Thomson’s model of the atom: It was proposed by J. J. Thomson in 1898. According to this model, the positive charge of the atom is uniformly distributed throughout the volume of the atom and the negatively charged electrons are embedded in it like seeds in a watermelon.
Rutherford’s α-scattering Experiment
Rutherford and his two associates, Geiger and Marsden, study the scattering of the α-particles from a thin gold foil in order to investigate the structure of the atom.
Rutherford’s observations and results:
– Most of the α-particles pass through the gold foil without any deflection. This shows that most of the space in an atom is empty.
– Few a-particles got scattered, deflecting at various angles from 0 to p. This shows that the atom has a small positively charged core called ‘nucleus’ at the centre of the atom, which deflects the positively charged α-particles at different angles depending on their distance from centre of nucleus.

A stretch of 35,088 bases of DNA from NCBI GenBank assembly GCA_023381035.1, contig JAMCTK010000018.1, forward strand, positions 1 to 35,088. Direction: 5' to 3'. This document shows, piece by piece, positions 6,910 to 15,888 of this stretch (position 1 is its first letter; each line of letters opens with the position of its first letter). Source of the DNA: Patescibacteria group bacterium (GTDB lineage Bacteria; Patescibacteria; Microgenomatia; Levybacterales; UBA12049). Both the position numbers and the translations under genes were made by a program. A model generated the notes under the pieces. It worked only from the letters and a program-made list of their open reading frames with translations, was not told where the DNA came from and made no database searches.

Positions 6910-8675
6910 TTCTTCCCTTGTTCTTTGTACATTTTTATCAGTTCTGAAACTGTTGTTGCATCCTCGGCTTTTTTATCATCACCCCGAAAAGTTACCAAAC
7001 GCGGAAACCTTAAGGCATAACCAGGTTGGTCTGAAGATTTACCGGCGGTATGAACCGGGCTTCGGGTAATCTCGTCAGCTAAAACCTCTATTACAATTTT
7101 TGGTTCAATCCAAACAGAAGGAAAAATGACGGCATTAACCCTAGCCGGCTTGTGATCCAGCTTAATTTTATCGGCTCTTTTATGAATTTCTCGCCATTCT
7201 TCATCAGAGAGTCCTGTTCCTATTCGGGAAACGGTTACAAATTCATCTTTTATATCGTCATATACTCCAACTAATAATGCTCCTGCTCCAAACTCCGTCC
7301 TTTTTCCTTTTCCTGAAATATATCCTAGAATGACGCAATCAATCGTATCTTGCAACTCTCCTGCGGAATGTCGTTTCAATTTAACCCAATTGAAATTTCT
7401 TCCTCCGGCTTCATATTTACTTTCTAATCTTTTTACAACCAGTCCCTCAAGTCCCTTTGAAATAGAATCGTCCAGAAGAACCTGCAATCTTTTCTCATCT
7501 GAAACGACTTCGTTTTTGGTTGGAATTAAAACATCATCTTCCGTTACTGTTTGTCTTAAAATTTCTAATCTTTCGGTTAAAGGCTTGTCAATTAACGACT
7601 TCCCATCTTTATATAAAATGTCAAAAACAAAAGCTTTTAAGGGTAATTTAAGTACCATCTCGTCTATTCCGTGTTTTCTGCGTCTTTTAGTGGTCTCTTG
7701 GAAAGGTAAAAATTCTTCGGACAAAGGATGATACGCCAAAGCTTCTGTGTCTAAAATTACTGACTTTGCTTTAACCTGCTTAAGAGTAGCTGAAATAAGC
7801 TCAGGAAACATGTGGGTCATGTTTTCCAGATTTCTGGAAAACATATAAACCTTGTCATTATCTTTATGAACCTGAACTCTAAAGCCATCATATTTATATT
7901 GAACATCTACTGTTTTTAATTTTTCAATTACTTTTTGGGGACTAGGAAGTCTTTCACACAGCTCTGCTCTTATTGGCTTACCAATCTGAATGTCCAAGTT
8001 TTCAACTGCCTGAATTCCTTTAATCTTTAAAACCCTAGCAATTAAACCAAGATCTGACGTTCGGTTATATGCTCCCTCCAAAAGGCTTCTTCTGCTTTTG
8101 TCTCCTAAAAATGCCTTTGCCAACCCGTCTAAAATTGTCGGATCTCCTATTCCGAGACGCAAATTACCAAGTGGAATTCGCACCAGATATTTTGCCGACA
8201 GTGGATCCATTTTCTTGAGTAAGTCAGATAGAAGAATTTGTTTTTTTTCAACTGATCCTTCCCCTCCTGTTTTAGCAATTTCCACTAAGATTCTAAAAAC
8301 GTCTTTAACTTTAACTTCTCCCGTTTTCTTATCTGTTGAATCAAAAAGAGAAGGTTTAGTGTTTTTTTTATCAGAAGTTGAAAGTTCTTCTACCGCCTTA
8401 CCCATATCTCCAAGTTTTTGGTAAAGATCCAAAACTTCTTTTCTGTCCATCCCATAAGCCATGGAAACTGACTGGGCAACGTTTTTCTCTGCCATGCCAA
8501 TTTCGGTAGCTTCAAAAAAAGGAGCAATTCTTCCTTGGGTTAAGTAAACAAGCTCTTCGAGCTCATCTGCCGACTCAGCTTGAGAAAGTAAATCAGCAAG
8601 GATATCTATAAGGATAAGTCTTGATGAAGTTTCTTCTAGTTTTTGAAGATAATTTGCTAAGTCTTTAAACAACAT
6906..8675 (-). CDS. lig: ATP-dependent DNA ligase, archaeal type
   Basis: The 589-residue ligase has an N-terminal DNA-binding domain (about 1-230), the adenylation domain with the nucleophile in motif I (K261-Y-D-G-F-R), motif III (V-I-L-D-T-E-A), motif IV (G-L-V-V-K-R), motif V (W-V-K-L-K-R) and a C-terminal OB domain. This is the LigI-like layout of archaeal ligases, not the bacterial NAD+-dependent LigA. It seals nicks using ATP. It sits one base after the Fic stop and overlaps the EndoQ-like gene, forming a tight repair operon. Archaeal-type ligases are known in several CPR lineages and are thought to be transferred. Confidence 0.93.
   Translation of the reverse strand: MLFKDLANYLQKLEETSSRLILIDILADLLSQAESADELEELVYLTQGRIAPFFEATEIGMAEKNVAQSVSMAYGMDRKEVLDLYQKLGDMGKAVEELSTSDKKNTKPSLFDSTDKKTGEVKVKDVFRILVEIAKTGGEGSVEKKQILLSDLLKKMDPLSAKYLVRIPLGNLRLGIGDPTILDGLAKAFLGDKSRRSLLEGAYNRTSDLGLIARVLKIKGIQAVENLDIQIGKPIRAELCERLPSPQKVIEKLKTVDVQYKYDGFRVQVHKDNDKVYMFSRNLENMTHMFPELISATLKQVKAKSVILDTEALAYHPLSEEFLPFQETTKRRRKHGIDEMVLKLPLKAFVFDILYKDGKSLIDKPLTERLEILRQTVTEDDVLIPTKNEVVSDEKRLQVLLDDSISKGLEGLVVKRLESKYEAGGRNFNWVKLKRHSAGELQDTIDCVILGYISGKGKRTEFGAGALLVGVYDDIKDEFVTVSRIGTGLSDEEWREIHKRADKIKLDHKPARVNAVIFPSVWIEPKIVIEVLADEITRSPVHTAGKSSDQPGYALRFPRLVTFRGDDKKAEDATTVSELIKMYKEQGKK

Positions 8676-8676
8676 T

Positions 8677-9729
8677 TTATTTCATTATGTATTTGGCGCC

– Very few α-particles (1 in 8000) suffer deflection of 180°. This shows that the size of the nucleus is very small, nearly 1/8000 times the size of the atom.
This graph shows the deflection of a number of particles with an angle of deflection q.
Rutherford’s nuclear model of the atom:
According to this the entire positive charge and most of the mass of the atom is concentrated in a small volume known as the nucleus with electrons revolving around it just as planets revolve around the sun.
Bohr’s model: Bohr combined classical and early quantum concepts and gave his theory of hydrogen and hydrogen-like atoms which have only one orbital electron. His postulates are
An electron can revolve around the nucleus only in certain allowed circular orbits of definite energy and in these orbits, it does not radiate. These orbits are known as stationary orbits.
Spectral series of the hydrogen atom: When the electron in an H-atom jumps from higher energy level to lower energy level, the difference of energies of the two energy levels are emitted as radiation of particular wavelength, known as a spectral line. Spectral lines of different wavelengths are obtained for the transition of electron between two different energy levels, which are found to fall in a number of spectral series given by
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